This one thing I wish I knew as a beginner yogi…
Looking back at 2008 (or was it 2009?), to the time when I came to my first yoga class and liked it enough to continue doing it at least once a week, little did I know that this “exotic fitness class” would eventually become a major part of my life and transform me into a much healthier version of myself (giving up smoking and waking up at 6am instead of going to bed at 4am are just a couple of major shifts in my habits).
Back then I was just happy to find a class at the end of which you could daydream for good five minutes – that’s what I thought Savasana was for. The class was a mix of restorative, hatha, and some vinyasa, and felt relatively easy, except for several elements like Chaturanga Dandasana which I could not do to save my life. So, I chose to ignore these elements until many years later they came back to haunt me. I wish someone have warned me. I wish I can turn back time and start my practice over again. So, if you are new to yoga, I hope you can learn from my mistakes, especially, if you are like me – the s̶t̶r̶o̶n̶g̶ ̶s̶i̶l̶e̶n̶t̶ weak bendy type.
Our bodies are not created equal – we all have things we are naturally good at, and – sadly, things we suck at. For example, yours truly quickly realized that strength is not my strength. I could do a full wheel on day one of yoga, but it took me four years to get into a headstand.
But here is the thing: it didn’t have to be this way. I chose this path, blinded by my natural inclination towards flexibility poses, not knowing that I’m setting myself up for a failure in a long run...
When I started yoga, I was so happy with the results I got with the flexibility asanas. I loved them. I did them more frequently, never skipped them in a class, and held for a longer time. Remember what Dany told Jon Snow in their first one-on-one?
We all enjoy what we are good at. And she is completely right. It gives us pleasure, so we tend to do more of it, like me with my full wheels and splits.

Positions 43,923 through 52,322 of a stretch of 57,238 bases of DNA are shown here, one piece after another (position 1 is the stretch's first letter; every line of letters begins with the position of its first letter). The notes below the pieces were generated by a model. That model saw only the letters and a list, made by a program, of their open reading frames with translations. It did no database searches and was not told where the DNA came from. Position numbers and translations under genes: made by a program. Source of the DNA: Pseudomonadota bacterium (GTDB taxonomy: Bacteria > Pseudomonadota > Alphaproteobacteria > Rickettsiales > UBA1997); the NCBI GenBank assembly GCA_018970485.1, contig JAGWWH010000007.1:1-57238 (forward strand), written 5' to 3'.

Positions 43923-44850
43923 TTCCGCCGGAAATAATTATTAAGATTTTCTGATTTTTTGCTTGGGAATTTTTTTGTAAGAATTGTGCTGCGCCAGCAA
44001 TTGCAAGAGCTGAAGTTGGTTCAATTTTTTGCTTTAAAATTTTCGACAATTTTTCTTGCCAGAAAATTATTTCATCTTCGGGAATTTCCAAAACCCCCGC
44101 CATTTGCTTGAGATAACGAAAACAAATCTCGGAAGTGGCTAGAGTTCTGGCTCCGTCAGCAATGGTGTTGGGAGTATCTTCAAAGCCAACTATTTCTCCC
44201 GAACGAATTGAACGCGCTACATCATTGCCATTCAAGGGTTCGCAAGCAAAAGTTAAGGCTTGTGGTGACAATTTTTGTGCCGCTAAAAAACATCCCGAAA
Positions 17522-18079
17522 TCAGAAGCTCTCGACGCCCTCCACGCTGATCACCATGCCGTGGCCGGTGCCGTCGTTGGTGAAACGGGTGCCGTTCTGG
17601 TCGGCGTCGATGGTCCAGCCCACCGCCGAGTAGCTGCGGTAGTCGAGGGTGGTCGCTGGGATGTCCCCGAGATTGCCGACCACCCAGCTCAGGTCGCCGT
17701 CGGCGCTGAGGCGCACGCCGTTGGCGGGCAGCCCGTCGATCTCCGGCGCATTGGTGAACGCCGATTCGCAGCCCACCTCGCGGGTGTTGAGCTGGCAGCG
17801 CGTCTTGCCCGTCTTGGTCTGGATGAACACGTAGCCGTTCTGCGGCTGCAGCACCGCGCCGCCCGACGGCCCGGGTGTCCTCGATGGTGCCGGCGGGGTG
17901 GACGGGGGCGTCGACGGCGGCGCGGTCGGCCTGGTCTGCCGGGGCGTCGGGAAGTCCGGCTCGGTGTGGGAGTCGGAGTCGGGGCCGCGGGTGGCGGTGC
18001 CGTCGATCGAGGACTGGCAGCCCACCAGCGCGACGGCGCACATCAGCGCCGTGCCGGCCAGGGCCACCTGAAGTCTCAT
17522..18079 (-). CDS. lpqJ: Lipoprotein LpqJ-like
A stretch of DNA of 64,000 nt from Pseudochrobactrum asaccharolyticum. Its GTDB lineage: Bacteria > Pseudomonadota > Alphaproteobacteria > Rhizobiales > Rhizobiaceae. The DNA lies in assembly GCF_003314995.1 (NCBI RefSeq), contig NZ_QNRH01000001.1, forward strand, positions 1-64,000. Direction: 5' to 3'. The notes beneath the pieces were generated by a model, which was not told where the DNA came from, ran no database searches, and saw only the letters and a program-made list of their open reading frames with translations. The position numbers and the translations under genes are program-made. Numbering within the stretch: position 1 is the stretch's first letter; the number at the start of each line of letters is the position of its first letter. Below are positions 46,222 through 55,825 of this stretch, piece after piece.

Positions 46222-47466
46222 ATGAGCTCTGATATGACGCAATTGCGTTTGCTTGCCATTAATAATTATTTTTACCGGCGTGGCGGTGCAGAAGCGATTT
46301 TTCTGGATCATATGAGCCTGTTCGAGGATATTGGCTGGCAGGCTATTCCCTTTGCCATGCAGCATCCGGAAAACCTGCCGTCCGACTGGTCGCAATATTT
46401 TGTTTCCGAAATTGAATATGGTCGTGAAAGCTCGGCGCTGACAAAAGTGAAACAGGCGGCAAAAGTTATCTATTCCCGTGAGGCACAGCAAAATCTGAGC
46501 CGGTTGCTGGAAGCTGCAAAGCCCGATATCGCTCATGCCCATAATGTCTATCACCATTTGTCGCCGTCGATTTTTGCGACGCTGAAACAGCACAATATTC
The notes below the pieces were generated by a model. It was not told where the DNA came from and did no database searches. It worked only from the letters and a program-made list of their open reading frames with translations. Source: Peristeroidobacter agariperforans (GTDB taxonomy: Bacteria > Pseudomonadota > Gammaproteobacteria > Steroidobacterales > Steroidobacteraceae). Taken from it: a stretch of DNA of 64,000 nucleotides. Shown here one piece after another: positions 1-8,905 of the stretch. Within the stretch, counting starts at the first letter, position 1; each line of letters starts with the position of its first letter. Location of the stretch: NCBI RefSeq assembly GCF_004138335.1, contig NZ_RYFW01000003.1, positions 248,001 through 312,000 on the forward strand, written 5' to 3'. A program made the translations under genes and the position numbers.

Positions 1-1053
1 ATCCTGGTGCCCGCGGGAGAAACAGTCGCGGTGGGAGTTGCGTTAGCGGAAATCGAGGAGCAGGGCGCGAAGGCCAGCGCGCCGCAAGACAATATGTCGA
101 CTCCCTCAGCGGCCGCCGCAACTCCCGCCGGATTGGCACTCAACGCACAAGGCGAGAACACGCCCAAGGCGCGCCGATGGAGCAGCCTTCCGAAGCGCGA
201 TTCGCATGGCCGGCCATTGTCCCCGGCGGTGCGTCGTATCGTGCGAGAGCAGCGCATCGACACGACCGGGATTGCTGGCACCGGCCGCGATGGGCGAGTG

However, yoga philosophy teaches that we need to let go of our attachments to pleasures and stop avoiding pain. Only by doing this you will be able to achieve Liberation. If Liberation is not something you want to pursue in this lifetime, you still need to follow the same rules of letting go attachments and not avoid things that are hard for you. Why? Because you need both strength and flexibility if you want to build a balanced and healthy yoga practice. Otherwise, you limit yourself to learning a couple of circus tricks. Pretty, meaningless, and probably, not safe, circus tricks.
In other words, if you have a naturally strong upper body, don’t rush to spend all your time practicing handstands (they do look cool, I agree), as they tighten the shoulders, which is going to affect your ability to backbend. Instead, spend 40% on strength asanas, and 60% on flexibility asanas.
The same goes the other way: if you are naturally flexible, make sure to spend some time to build strength and stability in your muscles. Not only you will need it for more advanced and even some intermediate yoga poses, but this will also protect your body from potential injuries.